To help other organizations support employee caregivers, we’ve developed an employer toolkit in collaboration with NEBGH. Resources include a self-assessment tool and a comprehensive guide complete with checklists and handouts to help employers identify and implement ways to support the caregivers in their workforce. One quick and easy step in the right direction is a list of caregiving resources ready that can be copied and distributed. The toolkit is available for free at www.employercaregivingtoolkit.org.

Whatever the changes, our research shows that having caregiver-friendly workplace policies is good for business. 87% of respondents in our caregiving and workplace survey say that supporting family caregivers in the workforce can increase productivity, and 75% say that having a caregiving-friendly workplace would help attract and retain talent. In addition, policies that help family caregivers take care of themselves – physically and mentally – can reduce employers’ healthcare costs in the long run.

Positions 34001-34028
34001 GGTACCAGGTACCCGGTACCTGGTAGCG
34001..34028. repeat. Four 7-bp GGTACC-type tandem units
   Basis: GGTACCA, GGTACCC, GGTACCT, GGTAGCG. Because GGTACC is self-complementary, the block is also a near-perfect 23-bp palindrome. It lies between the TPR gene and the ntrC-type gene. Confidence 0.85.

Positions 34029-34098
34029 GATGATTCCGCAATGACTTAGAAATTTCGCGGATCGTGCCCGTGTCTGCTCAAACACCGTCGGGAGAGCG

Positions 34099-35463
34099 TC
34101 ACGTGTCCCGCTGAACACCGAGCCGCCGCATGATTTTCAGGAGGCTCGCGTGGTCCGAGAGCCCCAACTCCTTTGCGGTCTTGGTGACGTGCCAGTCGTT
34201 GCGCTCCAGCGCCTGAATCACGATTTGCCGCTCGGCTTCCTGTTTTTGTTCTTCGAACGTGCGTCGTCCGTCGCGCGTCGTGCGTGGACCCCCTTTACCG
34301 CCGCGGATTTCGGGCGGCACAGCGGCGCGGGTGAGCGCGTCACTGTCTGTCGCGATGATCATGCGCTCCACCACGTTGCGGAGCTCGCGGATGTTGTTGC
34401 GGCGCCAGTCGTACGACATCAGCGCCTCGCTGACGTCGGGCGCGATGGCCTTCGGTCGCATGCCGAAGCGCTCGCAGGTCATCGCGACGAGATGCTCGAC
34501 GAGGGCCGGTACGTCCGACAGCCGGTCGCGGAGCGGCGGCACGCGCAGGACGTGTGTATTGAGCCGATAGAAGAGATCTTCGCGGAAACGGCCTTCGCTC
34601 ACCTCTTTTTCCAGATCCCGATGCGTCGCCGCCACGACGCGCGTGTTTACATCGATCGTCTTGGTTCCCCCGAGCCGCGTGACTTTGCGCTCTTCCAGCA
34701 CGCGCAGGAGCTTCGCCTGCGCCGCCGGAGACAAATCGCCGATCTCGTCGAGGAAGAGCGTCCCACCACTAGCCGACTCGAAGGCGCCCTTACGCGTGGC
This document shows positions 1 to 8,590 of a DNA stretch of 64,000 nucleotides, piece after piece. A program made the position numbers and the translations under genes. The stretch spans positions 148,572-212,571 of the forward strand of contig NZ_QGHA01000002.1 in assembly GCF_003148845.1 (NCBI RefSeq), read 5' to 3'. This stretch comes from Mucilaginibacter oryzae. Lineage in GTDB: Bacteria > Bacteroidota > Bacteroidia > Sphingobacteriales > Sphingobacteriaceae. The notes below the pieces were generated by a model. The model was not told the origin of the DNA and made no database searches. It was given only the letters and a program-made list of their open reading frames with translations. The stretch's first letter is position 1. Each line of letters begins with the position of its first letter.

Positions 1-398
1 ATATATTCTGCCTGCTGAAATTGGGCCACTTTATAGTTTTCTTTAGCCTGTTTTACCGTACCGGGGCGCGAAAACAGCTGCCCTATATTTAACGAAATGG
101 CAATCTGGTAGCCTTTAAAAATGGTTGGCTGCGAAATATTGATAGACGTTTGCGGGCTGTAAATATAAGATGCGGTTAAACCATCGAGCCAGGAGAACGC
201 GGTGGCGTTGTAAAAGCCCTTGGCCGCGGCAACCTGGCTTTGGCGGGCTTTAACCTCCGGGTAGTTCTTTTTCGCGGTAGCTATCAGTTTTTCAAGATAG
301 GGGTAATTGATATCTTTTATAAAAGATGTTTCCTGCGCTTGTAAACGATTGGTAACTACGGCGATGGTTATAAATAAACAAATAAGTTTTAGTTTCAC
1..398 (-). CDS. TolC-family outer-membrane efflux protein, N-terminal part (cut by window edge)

As our country ages with more older Americans staying in their homes, the nation’s 40 million family caregivers are the bedrock of our long-term care system. We need to make sure that that they have the resources and support they need to care for their loved ones – especially when they are also working hard to support themselves and their families.


Nancy LeaMond, chief advocacy and engagement officer and executive vice president of AARP for community, state and national affairs, leads government relations, advocacy and public education for AARP’s social change agenda. LeaMond also has responsibility for AARP’s state operation, which includes offices in all 50 states, the District of Columbia, Puerto Rico and the U.S. Virgin Islands.

You can follow her on Twitter @NancyLeaMond



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Moving Dementia Caregiver Support Services into the Mainstream

Moving Dementia Caregiver Support Services into the Mainstream